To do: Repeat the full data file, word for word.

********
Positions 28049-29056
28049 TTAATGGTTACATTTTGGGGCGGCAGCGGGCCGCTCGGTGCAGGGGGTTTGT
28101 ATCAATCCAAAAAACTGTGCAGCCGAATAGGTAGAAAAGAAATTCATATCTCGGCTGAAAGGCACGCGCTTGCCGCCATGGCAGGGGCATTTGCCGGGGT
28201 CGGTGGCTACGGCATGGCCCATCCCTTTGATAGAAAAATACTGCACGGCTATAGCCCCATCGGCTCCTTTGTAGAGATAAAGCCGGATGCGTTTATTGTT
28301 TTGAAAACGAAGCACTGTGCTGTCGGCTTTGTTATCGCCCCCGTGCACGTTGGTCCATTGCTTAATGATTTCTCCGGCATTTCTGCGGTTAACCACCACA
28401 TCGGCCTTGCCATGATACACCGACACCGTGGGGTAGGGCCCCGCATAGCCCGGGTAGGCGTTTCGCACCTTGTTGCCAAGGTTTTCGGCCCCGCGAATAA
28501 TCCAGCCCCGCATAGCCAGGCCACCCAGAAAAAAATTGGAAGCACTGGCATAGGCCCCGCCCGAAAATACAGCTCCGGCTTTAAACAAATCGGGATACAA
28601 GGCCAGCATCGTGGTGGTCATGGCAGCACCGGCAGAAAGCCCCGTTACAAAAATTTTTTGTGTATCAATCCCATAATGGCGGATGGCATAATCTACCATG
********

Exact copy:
Positions 28049-29056
28049 TTAATGGTTACATTTTGGGGCGGCAGCGGGCCGCTCGGTGCAGGGGGTTTGT
28101 ATCAATCCAAAAAACTGTGCAGCCGAATAGGTAGAAAAGAAATTCATATCTCGGCTGAAAGGCACGCGCTTGCCGCCATGGCAGGGGCATTTGCCGGGGT
28201 CGGTGGCTACGGCATGGCCCATCCCTTTGATAGAAAAATACTGCACGGCTATAGCCCCATCGGCTCCTTTGTAGAGATAAAGCCGGATGCGTTTATTGTT
28301 TTGAAAACGAAGCACTGTGCTGTCGGCTTTGTTATCGCCCCCGTGCACGTTGGTCCATTGCTTAATGATTTCTCCGGCATTTCTGCGGTTAACCACCACA
28401 TCGGCCTTGCCATGATACACCGACACCGTGGGGTAGGGCCCCGCATAGCCCGGGTAGGCGTTTCGCACCTTGTTGCCAAGGTTTTCGGCCCCGCGAATAA
28501 TCCAGCCCCGCATAGCCAGGCCACCCAGAAAAAAATTGGAAGCACTGGCATAGGCCCCGCCCGAAAATACAGCTCCGGCTTTAAACAAATCGGGATACAA
28601 GGCCAGCATCGTGGTGGTCATGGCAGCACCGGCAGAAAGCCCCGTTACAAAAATTTTTTGTGTATCAATCCCATAATGGCGGATGGCATAATCTACCATG